Pizza museum steals a slice of Chicago’s heart

By Camilla Forte, Photojournalist

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  • The Pizza Museum is currently located at 1146 S. Delano Court West in the Roosevelt Collection.

  • The museum's current location is the largest space the exhibition has ever occupied, which has allowed founder Kendall Bruns to plan events and temporary exibitions.

  • The pizza box wall is a result of Bruns' personal collection, but also includes donations from patrons of the museum.

  • The museum spotlights Chicago pizza history alongside information about pizza's role in American culture.

  • The museum also pays tribute to the dish's role in pop culture through its large collection of memorabilia.

  • Aaliyah Sims, a Columbia alumna, works the desk at the Pizza Museum.

  • Because the museum charges no entry fee, it relies entirely on donations and gift shop sales for funding.

  • Patrons can "feed" the pizza box with donations on their way out as a way to support the museum.

  • Novelty items such as the "Forever Pizza," a slice incased in acrylic by Steph Mantis, can be found alongside more common items.

  • The Pizza Museum's current temporary exhibit about New Haven pizza is the result of a collaboration between Colin Caplan, author of the book Pizza in New Haven, and the museum's director.

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After a successful yearlong run, the Pizza Museum will be leaving its current location in the Roosevelt Collection,1146 S. Delano Court West, Oct. 13. 

Due to a lifelong passion for pizza by the museum’s founder and director, Kendall Bruns, the free installation consists of his personal collection, including historical menus, business memorabilia and a pizza box wall. Exhibits cover the cuisine’s culinary variations across the country, and it’s role in American history and pop culture.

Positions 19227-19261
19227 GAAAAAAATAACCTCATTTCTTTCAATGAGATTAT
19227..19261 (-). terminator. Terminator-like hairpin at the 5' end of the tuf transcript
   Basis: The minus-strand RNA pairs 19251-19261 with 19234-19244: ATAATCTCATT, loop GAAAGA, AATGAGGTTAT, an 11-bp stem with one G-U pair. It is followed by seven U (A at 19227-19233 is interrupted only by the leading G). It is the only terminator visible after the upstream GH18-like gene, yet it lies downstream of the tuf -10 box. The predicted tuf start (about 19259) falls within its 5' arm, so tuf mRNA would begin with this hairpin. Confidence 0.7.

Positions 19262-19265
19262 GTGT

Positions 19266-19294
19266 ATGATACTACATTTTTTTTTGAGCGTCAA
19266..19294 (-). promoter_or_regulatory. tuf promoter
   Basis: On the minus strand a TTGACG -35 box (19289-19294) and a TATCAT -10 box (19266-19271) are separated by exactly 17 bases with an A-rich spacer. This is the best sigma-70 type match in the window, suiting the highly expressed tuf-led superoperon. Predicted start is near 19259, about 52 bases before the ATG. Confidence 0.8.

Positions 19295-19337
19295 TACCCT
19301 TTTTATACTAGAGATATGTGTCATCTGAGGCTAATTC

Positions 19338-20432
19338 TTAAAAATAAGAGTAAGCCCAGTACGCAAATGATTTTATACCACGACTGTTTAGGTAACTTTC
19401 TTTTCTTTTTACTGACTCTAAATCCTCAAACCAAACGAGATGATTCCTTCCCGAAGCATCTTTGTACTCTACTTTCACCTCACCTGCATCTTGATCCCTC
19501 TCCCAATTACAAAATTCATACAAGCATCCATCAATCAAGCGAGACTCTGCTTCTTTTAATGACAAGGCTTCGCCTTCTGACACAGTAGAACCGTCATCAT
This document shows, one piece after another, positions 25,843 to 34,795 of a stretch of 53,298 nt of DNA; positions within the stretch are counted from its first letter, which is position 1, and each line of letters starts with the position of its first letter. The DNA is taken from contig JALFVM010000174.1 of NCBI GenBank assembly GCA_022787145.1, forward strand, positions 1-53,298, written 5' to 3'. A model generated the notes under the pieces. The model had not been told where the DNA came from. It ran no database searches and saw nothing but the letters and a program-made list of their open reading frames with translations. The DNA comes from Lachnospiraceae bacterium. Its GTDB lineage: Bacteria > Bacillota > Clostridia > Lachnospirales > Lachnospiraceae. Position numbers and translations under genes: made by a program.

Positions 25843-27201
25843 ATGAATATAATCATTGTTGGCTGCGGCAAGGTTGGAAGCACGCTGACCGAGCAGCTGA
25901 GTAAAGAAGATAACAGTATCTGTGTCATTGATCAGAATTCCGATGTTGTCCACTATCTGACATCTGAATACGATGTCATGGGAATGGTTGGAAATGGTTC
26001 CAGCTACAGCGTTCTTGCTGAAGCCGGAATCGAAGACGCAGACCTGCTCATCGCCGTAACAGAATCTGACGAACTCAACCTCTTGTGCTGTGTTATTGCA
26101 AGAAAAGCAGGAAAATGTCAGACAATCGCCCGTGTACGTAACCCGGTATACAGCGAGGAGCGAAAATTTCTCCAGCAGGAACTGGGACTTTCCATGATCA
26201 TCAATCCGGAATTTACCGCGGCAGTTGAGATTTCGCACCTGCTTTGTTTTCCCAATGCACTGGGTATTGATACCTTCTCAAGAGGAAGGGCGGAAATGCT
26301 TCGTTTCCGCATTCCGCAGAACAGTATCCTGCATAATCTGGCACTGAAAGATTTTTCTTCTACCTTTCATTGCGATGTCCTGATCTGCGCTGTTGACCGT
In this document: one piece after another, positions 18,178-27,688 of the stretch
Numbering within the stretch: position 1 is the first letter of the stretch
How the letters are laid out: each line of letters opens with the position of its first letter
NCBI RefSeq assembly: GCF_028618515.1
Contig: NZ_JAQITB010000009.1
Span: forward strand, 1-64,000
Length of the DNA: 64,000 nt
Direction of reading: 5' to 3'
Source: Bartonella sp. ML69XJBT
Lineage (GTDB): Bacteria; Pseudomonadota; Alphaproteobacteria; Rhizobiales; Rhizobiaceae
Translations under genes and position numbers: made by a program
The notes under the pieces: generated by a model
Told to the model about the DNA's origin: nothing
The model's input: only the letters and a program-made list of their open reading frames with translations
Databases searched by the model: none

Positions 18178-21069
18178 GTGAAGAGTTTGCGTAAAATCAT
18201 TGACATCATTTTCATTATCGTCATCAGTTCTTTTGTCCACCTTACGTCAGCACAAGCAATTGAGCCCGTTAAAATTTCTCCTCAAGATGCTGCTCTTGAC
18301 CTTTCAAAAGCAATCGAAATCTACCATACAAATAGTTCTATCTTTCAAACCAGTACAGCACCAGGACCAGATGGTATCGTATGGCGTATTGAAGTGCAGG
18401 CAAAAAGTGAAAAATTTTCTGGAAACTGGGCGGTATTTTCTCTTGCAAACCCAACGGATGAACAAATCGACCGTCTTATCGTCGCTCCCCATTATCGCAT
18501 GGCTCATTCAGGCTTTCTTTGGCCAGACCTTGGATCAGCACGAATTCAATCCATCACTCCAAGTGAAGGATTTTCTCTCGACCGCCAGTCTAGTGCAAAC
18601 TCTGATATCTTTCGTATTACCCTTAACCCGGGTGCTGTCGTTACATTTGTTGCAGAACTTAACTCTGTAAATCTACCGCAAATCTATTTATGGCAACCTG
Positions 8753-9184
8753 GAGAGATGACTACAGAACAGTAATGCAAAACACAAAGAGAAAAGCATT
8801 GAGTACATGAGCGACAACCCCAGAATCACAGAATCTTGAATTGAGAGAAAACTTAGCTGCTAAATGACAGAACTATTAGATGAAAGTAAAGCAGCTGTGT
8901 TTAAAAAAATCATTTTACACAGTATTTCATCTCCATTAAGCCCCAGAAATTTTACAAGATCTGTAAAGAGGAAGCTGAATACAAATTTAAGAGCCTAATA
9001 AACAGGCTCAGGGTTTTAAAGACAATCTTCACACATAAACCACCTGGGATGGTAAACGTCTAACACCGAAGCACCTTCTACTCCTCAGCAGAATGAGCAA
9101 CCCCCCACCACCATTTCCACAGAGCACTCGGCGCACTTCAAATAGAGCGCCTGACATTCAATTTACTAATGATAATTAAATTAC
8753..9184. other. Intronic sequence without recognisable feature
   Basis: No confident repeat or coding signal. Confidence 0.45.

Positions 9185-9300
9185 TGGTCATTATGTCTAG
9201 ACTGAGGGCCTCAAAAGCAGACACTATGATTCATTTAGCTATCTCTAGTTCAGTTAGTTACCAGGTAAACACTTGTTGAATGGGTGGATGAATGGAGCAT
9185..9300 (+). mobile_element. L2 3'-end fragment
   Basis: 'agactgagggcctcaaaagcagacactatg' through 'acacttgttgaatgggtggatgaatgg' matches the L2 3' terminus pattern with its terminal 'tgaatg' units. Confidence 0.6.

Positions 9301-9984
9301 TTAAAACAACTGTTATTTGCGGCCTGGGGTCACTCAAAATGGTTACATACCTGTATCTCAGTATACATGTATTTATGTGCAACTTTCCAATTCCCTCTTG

Visitors can tour the exhibit Friday 18 p.m. and weekends from 11–6 p.m.

The museum has taken on many forms since its inception as a website in 2015, including traveling as a pop-up presentation at the Chicago Pizza Summit in 2016 before occupying its current exhibit space. 

With the museum’s lease at the Roosevelt Collection ending next month, there are currently no plans to move it into another space.

But the museum has no plans of fizzling out in the weeks before it closes, according to Bruns. Events and installations are scheduled until the doors officially close. 

The exhibition’s future is uncertain, but Bruns remains optimistic for its survival, regardless of what form it may take. 

I’m just really excited about telling stories and using whatever medium is best to do that,” said Bruns. “So I’m looking forward to the stories to come.” 

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